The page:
CHEO efficiency program cuts wait lists, improves patient care
The Children’s Hospital of Eastern Ontario has cut wait times, saved jobs and improved patient care by deploying a “lean management” system based on a model developed by the Toyota Motor Company.
The system is known as CHEOworks and it’s the hospital’s response to a new provincial funding model that has squeezed its budget and made business-as-usual impossible. CHEO’s core funding has been frozen or cut in four of the past five years, even as wage costs, technology demands and patient volumes have increased.
To do more with less, CHEO has launched a hospital-wide improvement program designed to capitalize on the analytical skills and diagnostic expertise of its entire staff.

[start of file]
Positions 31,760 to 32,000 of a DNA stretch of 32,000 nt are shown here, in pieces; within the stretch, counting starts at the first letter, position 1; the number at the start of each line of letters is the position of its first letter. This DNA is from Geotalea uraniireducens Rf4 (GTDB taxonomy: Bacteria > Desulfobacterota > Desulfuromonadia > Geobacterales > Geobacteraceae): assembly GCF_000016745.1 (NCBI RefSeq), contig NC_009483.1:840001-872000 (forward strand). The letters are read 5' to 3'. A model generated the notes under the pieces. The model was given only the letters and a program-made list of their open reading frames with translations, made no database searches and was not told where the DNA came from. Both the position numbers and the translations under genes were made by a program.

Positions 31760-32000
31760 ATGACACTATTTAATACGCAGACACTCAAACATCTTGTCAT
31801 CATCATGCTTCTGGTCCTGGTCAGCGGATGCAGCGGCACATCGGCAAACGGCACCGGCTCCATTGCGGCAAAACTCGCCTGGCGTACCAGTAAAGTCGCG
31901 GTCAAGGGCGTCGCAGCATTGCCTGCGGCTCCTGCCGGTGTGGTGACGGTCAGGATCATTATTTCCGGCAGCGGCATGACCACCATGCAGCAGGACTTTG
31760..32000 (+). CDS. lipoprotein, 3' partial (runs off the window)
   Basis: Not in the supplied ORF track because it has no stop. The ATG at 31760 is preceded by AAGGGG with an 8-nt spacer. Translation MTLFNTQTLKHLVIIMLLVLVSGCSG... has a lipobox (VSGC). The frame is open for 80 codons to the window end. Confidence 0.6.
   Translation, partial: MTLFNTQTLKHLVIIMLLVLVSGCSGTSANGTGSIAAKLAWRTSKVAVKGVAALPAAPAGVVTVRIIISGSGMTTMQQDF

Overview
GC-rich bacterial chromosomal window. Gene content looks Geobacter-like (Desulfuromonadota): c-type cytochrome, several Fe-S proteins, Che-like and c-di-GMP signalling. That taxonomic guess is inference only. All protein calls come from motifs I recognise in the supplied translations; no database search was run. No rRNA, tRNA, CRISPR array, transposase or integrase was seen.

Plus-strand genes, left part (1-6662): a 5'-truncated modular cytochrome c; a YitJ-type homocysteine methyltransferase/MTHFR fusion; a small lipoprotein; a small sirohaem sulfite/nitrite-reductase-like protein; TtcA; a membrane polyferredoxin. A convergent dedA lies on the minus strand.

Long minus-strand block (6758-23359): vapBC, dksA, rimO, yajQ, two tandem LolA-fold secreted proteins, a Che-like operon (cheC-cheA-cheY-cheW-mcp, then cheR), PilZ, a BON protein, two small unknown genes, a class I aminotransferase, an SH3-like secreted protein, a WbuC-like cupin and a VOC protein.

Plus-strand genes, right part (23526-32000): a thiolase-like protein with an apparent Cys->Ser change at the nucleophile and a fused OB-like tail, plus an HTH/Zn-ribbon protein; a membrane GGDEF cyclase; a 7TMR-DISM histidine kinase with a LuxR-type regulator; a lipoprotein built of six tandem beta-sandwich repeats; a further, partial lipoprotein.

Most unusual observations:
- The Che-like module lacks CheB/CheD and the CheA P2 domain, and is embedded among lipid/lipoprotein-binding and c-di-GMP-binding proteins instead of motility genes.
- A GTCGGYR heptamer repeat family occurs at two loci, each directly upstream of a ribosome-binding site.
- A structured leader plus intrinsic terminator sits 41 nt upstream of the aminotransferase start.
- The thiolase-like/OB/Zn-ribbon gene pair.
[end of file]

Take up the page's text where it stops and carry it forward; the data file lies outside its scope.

“That’s what people in health care do: They solve problems,” said CHEO CEO Alex Munter. “This is really getting them to use that same diagnostic thinking to analyze the workflow and what’s happening on our units — and to make improvements.”
The program shares elements with Toyota’s management system, which propelled the Japanese automaker to the top of its industry through an emphasis on customer value and waste elimination.
During the past decade, the same philosophy has been applied in dozens of North American hospitals searching for the Holy Grail of health care management: measures that cuts costs while improving patient care.
At CHEO, administrators asked doctors, nurses, orderlies and aides to reimagine the hospital by thinking about its value from a patient’s perspective. It meant that staff put common problems under the microscope, and considered new ways to improve wait times and patient safety, reduce the length of hospital stays and improve communication with families.
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